2021 longlist for writing on Global Conservation
A Life on Our Planet by David Attenborough
A World on the Wing by Scott Weidensaul
Entangled Life by Merlin Sheldrake
Fathoms by Rebecca Giggs
Ice Rivers by Jemma Wadham
Prompted by an illness that took her to the brink of death and back, in Ice Rivers Jemma recalls twenty-five years of expeditions around the globe, revealing why the glaciers mean so much to her – and what they should mean to us.
Islands of Abandonment by Cal Flyn
Net Zero: How We Stop Causing Climate Change by Dieter Helm
In Net Zero, economist Dieter Helm addresses the action we all need to take to tackle the climate emergency: personal, local, national and global. Reducing our own carbon consumption is the first step.
Riders on the Storm by Alastair McIntosh
Climate change is the greatest challenge to humankind today. Whilst COVID-19 sheds a light on the vulnerability of our world, global warming will be permanent, indeed catastrophic, without a massive shift in human behaviour.
The New Climate War by Michael E. Mann
Recycle. Fly less. Eat less meat. These are some of the ways that we’ve been told we can save the planet. But are individuals really to blame for the climate crisis? Seventy-one per cent of global emissions come from the same hundred companies, but fossil-fuel companies have taken no responsibility themselves.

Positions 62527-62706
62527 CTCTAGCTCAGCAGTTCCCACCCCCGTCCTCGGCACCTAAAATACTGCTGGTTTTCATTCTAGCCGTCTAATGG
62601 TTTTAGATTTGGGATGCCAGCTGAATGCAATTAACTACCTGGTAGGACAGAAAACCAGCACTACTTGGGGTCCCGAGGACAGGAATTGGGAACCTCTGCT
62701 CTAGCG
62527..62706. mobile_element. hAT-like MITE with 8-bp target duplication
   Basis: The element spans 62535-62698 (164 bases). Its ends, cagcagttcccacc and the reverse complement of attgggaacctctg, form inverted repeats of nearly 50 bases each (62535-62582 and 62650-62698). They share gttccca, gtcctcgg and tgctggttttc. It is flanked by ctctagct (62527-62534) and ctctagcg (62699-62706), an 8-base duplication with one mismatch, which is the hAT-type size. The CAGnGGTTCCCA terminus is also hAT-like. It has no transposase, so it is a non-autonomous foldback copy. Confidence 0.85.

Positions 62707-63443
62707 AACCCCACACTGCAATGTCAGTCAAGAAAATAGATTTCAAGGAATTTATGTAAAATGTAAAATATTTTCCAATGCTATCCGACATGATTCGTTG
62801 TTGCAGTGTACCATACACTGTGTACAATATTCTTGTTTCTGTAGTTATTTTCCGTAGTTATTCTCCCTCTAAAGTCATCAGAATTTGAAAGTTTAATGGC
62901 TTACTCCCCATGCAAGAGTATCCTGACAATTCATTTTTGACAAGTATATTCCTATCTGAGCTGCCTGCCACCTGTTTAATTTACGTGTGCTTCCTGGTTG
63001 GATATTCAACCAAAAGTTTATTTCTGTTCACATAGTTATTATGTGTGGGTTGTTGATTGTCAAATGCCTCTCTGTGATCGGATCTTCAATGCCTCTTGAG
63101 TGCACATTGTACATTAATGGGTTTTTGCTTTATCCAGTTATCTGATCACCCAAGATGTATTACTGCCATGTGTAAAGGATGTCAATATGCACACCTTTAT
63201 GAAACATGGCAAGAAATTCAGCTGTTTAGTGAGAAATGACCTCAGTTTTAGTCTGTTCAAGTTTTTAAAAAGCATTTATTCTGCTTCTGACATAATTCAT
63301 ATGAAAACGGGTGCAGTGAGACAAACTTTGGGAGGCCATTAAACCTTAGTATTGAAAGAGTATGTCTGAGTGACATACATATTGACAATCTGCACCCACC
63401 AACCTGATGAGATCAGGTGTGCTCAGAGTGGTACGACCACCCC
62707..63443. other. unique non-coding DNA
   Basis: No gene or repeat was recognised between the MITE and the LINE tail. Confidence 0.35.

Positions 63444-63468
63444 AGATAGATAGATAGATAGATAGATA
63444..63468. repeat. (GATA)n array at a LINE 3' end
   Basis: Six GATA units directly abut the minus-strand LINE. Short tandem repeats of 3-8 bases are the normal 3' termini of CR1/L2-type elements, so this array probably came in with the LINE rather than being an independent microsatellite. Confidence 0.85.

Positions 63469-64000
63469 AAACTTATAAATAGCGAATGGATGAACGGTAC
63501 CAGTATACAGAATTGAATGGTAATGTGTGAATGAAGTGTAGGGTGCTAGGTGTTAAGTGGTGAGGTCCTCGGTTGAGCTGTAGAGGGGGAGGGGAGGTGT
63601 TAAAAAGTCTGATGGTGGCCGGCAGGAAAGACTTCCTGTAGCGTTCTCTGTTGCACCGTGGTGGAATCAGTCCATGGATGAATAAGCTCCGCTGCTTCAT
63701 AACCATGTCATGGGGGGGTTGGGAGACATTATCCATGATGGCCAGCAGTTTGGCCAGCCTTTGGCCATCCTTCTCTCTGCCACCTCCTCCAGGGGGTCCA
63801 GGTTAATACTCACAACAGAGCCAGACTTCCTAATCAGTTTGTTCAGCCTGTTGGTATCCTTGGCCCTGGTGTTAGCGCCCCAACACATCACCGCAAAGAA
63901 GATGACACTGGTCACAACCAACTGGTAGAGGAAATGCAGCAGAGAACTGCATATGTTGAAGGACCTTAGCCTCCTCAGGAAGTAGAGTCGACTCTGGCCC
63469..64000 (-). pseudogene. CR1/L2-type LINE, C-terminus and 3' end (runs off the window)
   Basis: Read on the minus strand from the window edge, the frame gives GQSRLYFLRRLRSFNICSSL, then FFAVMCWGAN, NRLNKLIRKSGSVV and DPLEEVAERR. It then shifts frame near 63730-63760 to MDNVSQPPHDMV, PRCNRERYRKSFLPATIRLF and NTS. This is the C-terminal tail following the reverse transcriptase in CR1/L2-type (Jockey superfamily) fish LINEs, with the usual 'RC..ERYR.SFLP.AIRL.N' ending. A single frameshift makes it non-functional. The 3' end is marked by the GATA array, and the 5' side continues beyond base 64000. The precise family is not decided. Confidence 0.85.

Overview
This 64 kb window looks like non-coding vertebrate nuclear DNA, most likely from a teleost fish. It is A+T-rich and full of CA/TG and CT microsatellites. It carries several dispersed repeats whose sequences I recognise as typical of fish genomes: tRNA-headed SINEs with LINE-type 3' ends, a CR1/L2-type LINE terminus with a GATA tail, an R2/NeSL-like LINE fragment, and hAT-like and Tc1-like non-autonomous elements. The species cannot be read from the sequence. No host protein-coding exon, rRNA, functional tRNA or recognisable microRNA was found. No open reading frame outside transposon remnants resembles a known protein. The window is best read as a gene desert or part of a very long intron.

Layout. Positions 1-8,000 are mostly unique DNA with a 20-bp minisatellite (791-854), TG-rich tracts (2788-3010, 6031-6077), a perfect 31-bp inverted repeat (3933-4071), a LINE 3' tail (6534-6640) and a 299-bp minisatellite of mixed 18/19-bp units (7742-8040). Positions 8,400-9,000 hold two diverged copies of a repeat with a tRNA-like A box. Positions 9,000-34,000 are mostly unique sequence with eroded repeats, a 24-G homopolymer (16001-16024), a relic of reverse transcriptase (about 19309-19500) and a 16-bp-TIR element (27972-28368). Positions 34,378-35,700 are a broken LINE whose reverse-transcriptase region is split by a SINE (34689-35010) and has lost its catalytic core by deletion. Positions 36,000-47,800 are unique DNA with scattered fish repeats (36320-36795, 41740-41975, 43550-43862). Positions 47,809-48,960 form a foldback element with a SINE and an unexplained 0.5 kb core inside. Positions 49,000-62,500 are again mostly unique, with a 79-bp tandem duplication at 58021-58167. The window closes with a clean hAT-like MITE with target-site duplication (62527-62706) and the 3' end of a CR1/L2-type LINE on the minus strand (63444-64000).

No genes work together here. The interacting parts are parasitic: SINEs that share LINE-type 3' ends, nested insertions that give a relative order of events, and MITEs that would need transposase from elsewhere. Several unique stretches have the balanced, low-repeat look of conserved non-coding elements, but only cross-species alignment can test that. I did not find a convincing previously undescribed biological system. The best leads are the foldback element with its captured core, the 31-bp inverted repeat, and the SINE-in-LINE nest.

The Reindeer Chronicles by Judith D. Schwartz
In a time of uncertainty about our environmental future—The Reindeer Chronicles by Judith Schwartz is an eye-opening global tour of some of the most degraded places on earth, and stories of how a passionate group of eco-restorers is leading the way to their revitalization.
Under a White Sky by Elizabeth Kolbert
The author of the international bestseller The Sixth Extinction returns to humanity’s transformative impact on the environment, now asking: after doing so much damage, can we change nature, this time to save it?
What If We Stopped Pretending? by Jonathan Franzen
‘If you care about the planet, and about the people and animals who live on it, there are two ways to think about this. You can keep on hoping that catastrophe is preventable, and feel ever more frustrated or enraged by the world’s inaction. Or you can accept that disaster is coming, and begin to rethink what it means to have hope.’